The California serial killer convicted of murdering 9 women and a teenage girl never really took the hiatus from homicide that earned him the tag 'The Grim Sleeper', according to officials. Lonnie David Franklin Jr. was dubbed the nickname because of a supposed gap of 14 years between a string of murders in the 1980s and a second group of homicides that followed from 2002.
"I don't think he stopped killing," Los Angeles Detective Daryn Dupree told the Los Angeles Times.
Investigators believe Franklin, a former sanitation worker, responsible for at least 25 murders, including 11 that occurred during the time frame that police initially believed was a "dormant" period for Franklin Jr.
The additional murders were connected to Franklin, 63, after he was charged with the other homicides, but prosecutors are worrying that adding on to the charges would only delay his conviction and would not increase the potential penalty against him. The other victims' families backed the decision not to prosecute the other cases, the LA Times also reports.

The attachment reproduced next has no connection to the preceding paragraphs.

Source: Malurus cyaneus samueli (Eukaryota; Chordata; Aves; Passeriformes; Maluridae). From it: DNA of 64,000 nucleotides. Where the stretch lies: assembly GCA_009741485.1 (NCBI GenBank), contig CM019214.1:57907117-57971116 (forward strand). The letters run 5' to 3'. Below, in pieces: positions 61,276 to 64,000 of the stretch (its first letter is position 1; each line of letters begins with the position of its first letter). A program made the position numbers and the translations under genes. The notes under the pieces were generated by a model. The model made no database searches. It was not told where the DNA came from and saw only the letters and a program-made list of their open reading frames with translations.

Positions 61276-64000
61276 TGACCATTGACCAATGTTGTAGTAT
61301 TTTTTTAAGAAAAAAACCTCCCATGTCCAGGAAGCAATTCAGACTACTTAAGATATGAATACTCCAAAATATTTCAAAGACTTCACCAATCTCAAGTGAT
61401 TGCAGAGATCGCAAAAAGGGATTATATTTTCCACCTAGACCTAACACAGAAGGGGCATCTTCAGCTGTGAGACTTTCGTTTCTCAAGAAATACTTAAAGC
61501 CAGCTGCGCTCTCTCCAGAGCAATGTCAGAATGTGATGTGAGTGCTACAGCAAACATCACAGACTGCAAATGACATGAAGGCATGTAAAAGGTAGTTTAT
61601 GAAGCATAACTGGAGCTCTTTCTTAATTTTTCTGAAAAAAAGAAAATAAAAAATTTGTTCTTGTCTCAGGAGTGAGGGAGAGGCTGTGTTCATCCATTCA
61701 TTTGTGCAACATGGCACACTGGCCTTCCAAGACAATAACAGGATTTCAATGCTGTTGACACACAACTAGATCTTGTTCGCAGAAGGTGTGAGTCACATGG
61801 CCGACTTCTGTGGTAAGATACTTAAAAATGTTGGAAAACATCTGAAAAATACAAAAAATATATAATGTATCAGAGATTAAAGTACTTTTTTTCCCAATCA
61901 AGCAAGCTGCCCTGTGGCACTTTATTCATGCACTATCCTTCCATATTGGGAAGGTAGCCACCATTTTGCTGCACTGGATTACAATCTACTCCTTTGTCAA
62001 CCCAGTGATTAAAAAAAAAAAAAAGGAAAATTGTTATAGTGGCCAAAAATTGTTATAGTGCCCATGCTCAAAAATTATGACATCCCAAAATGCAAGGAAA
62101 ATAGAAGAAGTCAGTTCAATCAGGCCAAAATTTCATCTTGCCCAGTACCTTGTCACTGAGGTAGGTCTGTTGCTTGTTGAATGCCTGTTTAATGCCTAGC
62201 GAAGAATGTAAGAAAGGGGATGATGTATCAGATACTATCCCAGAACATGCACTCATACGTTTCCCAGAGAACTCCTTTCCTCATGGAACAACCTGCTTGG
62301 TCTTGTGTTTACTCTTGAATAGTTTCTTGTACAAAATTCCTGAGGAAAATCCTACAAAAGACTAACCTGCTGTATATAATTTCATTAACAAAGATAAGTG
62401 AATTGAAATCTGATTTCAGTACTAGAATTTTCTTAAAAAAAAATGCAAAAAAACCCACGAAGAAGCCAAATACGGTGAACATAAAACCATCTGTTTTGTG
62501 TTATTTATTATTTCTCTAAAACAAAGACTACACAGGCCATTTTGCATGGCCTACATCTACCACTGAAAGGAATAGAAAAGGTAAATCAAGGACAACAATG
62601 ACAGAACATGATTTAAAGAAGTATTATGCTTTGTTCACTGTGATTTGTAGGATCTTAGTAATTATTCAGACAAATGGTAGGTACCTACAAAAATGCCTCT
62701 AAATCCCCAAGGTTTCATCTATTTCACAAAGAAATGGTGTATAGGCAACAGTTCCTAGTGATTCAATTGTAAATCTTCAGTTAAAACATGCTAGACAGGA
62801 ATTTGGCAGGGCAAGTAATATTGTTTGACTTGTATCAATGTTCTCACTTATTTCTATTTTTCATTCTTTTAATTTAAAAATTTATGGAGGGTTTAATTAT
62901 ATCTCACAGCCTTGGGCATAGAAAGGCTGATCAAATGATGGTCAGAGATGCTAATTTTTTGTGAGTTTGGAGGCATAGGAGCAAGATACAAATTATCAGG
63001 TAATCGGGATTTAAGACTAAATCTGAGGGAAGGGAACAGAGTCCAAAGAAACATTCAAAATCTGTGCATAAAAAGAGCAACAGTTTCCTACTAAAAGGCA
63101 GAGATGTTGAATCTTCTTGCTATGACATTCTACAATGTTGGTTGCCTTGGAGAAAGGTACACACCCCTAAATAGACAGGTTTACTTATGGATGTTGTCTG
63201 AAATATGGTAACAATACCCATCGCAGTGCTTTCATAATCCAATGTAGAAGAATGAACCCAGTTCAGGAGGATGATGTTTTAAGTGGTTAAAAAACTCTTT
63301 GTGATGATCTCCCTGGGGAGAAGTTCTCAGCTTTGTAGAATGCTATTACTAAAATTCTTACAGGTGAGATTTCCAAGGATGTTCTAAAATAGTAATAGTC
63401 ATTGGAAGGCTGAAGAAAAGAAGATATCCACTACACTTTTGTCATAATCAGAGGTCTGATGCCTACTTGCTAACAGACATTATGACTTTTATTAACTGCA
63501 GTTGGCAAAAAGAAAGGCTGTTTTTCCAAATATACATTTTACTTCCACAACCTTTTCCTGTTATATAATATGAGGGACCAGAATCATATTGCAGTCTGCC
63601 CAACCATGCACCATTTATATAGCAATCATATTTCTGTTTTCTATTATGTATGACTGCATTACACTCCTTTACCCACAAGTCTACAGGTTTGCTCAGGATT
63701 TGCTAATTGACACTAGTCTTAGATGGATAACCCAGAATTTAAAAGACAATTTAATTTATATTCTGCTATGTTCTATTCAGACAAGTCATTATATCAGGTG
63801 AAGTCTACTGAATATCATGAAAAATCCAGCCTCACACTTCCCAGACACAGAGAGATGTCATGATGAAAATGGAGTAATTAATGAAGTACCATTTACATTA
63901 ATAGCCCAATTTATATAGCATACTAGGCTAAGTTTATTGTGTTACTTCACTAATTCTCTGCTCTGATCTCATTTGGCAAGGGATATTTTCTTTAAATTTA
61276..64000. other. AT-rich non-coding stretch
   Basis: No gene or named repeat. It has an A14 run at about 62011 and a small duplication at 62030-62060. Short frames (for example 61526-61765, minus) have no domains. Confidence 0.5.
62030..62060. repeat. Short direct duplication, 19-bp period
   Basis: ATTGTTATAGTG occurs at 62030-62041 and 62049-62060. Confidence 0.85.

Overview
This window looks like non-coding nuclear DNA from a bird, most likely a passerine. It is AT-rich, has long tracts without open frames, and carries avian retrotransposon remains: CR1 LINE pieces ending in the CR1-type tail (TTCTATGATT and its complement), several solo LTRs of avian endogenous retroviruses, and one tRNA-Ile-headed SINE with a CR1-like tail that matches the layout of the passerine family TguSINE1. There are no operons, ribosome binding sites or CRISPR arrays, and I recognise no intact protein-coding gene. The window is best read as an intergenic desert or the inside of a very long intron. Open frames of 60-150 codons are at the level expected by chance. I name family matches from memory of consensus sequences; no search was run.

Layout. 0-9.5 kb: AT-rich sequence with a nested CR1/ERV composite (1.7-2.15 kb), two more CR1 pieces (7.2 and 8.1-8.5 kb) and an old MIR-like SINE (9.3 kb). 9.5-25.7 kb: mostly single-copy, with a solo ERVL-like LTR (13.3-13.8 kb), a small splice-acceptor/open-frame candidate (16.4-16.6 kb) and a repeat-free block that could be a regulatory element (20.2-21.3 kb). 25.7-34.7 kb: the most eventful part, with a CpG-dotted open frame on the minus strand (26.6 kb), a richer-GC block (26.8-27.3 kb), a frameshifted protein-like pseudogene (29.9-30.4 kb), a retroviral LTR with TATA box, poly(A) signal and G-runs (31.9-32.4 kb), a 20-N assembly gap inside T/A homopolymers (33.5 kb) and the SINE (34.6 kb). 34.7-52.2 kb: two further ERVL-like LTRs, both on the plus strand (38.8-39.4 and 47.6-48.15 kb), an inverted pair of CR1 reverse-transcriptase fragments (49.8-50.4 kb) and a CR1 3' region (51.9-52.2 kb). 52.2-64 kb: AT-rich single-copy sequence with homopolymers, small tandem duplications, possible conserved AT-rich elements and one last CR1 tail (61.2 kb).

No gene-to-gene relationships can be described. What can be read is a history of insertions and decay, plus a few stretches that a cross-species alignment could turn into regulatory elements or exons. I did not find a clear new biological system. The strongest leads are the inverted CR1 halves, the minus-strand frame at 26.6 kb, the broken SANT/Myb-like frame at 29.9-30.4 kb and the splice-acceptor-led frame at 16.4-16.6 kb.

Now that Franklin has been convicted of 10 murders — and an attempted murder— his trial is now set to move into the penalty phase, in which the jury will determine whether to sentence him to the death penalty or a custodial sentence that will mean life in prison.
Authorities will use the penalty phase to present evidence of at least five additional murders to nudge the jury into a death sentence against California's most prolific serial killer. Families of the victims will also testify about their loss.
All of Franklin's victims were poor and black and most were young. They were all raped, shot in the chest and discarded in alleyways or dumpsters near the South Los Angeles home of the one-time garbage truck driver. It wasn't until 2009 that investigators were able to use DNA evidence to finally track down Franklin, employing lab technology that was not available when the murders were committed.
Franklin's final death toll will likely never be known. Detectives found more than 1,000 photos and hundreds of hours of video in Franklin's house featuring women, many nude and in sexually suggestive poses, with several apparently appearing to be unconscious. Many of the women have never been identified or located.